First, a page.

The gift officially launches the Center for Land-Based Learning’s $4 million Growing Our Future Campaign to build a new statewide headquarters and expand its programs and services. In recognition of this generous gift, the Center for Land-Based Learning will name its new administrative building the Yocha Dehe Wintun Nation Farm House.

The Center For Land-Based Learning Groundbreaking today.

The groundbreaking, which coincided with the Center for Land-Based Learning’s 25th anniversary, took place on part of the original Patwin Tribal Land. The site, a historic 50-acre farm in Woodland known as The Maples, is owned by Clark Pacific, which is providing the Center with substantial support, including a no-cost, 25-year+ lease for major portions of the property and buildings.

“We are extremely grateful to the Yocha Dehe Wintun Nation for their remarkable and inspiring gift,” said Center for Land-Based Learning Executive Director Mary Kimball. “Their donation, in conjunction with the generous support of Clark Pacific, gives us the capacity to train, support, and resource stewards as we look forward to the next 25 years.”

A rendering of the new Center For Land-Based Building.

The Center will include:

-Yocha Dehe Farm House — A 5,400 square-foot building to house new administrative offices, community services, and classrooms.
-New and existing barn buildings — For storing training equipment and supplies and housing a produce washing, packing, and cooling station.
-Three farm fields totaling 30 acres — This is six times more acreage than the current site in Winters.
-Cache Creek riparian habitat and restoration area — Nearly nine acres of creek-side habitat and floodplains for restoration education.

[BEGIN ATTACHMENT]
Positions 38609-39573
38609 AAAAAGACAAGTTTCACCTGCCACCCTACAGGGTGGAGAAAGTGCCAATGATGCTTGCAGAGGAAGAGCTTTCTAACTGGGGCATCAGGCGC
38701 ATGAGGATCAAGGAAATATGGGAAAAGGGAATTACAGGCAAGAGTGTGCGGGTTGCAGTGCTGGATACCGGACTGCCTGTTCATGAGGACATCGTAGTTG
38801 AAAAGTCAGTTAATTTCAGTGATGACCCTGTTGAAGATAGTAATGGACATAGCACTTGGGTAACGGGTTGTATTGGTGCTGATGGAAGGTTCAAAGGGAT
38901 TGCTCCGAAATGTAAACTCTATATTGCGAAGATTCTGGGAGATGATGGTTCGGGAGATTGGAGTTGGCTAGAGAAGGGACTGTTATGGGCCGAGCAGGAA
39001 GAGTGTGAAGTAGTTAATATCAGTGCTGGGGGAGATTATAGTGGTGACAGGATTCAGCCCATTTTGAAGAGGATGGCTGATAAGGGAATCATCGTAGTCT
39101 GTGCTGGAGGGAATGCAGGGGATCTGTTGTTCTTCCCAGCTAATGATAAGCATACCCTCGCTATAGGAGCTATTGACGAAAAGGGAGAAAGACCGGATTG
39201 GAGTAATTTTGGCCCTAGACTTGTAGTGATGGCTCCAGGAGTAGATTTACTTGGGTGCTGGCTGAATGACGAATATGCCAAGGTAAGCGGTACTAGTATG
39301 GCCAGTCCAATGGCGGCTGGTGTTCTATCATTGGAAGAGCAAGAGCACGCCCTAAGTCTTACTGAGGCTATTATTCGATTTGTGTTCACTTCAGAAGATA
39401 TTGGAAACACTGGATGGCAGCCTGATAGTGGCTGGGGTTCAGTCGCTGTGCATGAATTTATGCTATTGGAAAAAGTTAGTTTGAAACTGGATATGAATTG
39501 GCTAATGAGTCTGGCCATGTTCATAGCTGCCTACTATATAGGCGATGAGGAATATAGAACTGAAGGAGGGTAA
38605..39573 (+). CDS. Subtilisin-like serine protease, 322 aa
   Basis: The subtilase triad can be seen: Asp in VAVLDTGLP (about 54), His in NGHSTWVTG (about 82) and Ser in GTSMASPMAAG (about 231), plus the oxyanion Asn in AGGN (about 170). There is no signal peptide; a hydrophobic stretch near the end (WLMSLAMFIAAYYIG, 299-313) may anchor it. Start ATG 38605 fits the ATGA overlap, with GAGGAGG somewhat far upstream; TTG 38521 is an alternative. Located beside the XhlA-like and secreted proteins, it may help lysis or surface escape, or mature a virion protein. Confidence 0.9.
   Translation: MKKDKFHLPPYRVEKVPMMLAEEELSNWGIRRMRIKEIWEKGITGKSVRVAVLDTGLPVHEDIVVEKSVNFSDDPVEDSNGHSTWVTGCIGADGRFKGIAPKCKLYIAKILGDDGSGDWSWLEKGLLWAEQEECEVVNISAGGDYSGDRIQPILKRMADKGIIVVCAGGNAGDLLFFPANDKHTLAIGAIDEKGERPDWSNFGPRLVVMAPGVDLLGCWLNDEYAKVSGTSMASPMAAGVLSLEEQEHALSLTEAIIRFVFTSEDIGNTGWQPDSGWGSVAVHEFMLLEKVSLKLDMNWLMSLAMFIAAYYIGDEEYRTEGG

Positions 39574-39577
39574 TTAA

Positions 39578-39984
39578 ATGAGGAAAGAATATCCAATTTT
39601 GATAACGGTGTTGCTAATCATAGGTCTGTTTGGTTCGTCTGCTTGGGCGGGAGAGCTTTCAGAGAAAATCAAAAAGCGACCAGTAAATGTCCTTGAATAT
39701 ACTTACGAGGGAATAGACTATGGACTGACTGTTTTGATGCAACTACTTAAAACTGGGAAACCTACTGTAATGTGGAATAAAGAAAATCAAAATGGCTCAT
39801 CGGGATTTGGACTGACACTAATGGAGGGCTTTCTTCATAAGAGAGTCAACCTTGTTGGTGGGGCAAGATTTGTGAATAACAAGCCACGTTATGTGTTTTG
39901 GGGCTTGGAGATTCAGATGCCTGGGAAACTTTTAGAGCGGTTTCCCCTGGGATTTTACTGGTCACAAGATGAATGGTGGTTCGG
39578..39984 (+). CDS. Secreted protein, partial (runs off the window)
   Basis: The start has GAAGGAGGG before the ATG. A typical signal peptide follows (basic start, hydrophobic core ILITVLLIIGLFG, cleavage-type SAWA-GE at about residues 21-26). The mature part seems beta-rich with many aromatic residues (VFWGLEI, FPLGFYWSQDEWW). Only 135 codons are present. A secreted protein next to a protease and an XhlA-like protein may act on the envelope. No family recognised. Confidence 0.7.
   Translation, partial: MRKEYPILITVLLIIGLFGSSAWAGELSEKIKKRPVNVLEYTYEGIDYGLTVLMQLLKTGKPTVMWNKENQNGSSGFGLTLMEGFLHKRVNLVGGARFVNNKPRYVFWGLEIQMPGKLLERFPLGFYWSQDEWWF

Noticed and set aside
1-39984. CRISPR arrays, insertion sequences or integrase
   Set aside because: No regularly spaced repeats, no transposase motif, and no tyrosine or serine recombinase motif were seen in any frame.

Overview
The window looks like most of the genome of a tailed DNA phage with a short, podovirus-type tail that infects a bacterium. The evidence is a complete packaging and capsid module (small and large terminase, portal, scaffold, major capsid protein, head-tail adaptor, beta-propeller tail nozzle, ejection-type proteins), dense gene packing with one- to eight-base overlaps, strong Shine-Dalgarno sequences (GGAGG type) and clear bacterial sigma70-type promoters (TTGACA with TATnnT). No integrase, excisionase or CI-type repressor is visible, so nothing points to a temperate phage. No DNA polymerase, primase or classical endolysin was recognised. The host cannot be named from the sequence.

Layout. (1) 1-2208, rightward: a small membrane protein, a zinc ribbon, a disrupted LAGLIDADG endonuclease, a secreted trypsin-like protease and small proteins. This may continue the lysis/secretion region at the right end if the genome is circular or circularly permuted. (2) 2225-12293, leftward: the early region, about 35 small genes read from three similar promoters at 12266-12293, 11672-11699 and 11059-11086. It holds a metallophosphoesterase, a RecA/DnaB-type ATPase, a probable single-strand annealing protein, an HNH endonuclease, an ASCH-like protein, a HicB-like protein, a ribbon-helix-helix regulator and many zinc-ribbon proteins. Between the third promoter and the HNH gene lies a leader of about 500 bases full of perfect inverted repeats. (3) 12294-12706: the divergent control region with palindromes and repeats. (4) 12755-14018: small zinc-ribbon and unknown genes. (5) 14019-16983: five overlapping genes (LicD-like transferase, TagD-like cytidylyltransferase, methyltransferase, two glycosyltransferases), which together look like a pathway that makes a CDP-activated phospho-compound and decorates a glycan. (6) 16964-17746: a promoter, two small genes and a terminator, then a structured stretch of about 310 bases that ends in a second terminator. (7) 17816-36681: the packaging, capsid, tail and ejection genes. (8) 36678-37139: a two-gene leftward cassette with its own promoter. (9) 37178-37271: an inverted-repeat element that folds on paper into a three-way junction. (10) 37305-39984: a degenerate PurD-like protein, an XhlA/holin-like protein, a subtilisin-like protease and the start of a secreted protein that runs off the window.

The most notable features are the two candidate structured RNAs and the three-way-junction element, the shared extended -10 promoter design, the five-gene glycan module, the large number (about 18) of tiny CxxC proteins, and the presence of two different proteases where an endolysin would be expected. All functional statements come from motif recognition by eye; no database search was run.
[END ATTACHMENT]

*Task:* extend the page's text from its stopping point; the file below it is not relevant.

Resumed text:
-Space for training in resource conservation and “beautification” — Landscaping and designated areas for farm and conservation training and education in aesthetically-designed spaces.

“The Yocha Dehe people have a deep connection with the land of the Capay Valley, where our ancestors lived for hundreds of years, and we are committed to protect and preserve it,” said Yocha Dehe Wintun Nation Tribal Chairman Anthony Roberts. “One of the best ways we can do that is to work together as a community to educate about the importance of and ways for caring for the beautiful valley, soil, and environment around us. For 25 years, the Center for Land-Based Learning has led the way in developing agricultural leaders and natural resources stewards among us, and we are proud to partner with the organization to support what we are confident will be an incredible success over its next quarter century.”

Established in 1993 by walnut farmers Craig and Julie McNamara, the nonprofit Center for Land-Based Learning inspires, educates, and cultivates future generations of farmers agricultural leaders, and natural resource stewards.